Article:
Ancus reigned four and twenty years, a1
king inferior to none of his predecessors in the arts of peace and war and in the reputation they conferred. By this time his sons were nearly grown. Tarquinius was therefore all the more insistent in urging that the comitia should be held without delay to choose a king.
When the meeting had been proclaimed, and the day drew near, he sent the boys away on a hunting expedition. Tarcuinius was the first, they say, to canvass votes for the kingship and to deliver a speech designed to win the favour of the commons.
He pointed out that it; was no new thing he sought; he was not the first outsider to aim at the sovereignty in Rome —a thing which might have occasioned indignation and astonishment, —but the third. Tatius indeed, had been not merely an alien but an enemy when he was made king; while Numa was a stranger [p. 129]
to the City, and, far from seeking the kingship, had2
actually been invited to come and take it.
As for himself, he had no sooner become his own master than he had removed to Rome with his wife and all his property. For the greater part of that period of life during which men serve the state he had lived in Rome, and not in the city of his birth.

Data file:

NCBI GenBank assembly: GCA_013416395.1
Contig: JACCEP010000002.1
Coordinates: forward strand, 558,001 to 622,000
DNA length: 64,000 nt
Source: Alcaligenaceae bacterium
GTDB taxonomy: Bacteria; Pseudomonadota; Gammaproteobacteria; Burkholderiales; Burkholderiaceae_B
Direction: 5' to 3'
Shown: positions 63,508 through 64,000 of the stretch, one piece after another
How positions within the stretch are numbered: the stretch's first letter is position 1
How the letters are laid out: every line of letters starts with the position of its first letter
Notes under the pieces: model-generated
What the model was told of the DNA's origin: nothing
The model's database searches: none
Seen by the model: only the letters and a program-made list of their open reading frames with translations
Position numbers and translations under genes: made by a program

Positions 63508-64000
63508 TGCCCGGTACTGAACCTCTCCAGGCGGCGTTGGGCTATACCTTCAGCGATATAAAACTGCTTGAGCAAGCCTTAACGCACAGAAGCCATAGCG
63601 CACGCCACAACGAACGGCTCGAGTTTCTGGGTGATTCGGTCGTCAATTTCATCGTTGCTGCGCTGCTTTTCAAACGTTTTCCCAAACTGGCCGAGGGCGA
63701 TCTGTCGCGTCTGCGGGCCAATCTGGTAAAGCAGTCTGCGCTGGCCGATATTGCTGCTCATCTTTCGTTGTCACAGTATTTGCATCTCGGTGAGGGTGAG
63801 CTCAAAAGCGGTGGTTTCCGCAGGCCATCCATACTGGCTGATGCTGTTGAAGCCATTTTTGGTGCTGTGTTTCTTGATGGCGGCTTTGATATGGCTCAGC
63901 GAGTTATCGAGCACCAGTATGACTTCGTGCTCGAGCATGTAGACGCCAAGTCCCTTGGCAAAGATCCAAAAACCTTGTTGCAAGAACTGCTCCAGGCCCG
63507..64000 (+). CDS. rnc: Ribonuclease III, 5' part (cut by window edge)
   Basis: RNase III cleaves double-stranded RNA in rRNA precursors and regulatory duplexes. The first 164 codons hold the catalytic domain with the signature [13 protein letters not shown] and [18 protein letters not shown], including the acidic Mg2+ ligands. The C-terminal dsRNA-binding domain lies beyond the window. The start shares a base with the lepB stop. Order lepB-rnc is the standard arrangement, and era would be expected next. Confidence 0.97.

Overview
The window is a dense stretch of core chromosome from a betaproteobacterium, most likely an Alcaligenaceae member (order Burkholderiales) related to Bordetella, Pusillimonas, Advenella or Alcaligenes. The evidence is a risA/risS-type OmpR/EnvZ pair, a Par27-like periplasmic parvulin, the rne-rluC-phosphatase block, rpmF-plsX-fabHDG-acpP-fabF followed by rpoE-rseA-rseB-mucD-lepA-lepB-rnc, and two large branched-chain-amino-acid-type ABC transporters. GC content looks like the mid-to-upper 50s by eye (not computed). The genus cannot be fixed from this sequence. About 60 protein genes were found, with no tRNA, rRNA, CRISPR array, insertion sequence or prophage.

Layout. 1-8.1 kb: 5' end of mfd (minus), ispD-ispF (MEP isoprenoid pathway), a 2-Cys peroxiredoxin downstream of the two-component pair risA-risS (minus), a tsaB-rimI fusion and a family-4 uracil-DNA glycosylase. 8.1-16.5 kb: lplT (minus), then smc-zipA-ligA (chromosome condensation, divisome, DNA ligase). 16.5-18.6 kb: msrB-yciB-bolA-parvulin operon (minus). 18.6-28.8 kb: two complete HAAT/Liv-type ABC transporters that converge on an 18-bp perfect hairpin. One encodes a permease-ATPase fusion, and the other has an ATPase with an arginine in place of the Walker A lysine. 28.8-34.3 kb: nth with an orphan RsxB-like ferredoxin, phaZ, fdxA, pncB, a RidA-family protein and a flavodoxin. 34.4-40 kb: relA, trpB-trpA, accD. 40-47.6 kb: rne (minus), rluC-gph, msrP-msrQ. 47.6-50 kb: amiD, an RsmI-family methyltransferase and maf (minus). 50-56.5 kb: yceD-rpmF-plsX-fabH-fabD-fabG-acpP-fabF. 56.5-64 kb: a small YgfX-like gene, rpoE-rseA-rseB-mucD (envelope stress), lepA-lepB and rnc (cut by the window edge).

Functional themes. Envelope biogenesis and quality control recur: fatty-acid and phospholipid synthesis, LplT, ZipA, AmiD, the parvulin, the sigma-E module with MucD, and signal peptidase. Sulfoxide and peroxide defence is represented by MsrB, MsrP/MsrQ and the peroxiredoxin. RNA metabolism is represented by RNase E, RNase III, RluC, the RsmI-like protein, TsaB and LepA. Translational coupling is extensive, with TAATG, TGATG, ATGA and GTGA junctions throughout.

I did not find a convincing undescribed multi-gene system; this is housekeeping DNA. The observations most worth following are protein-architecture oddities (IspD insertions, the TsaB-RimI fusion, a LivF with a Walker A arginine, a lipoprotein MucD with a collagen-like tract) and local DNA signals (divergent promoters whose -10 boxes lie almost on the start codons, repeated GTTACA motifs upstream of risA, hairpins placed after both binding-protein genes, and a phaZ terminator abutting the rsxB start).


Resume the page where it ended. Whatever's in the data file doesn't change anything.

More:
Both in civil life and in war he had had no mean instructor —King Ancus himself had taught him Roman laws and Roman rites. In subordination and deference to the king he had vied, he said, with all his hearers; in generosity to his fellow-subjects he had emulated the king himself.
Hearing him advance these not unwarranted claims, the people, with striking unanimity, named him king. The result was that the man, so admirable in all other respects, continued even after he had obtained the sovereignty to manifest the same spirit of intrigue which had governed him in seeking it; and being no less concerned to strengthen his own power than to enlarge the state, he added a hundred members to the senate, who were known thenceforward as Fathers of the “lesser families,” and formed a party of unwavering loyalty to the king, to whom they owed their admission to the Curia.3
His first war was with the Latins, whose town of Apiolae he took by storm. Returning thence with more booty than the rumours about the war had led people to expect, he exhibited games on a more splendid and elaborate scale than former kings had done.
It was then that the ground was first marked out for the circus now called Maximus. Places were divided amongst the Fathers and the knights where they might each make seats for themselves; these were called 'rows.'
They got their view from seats [p. 131]
raised on props to a height of twelve feet from the4
ground. The entertainment was furnished by horses and boxers, imported for the most part from Etruria. From that time the Games continued to be a regular annual show, and were called indifferently the Roman and the Great Games.
It was the same king, too, who apportioned building sites about the Forum among private citizens, and erected covered walks and booths.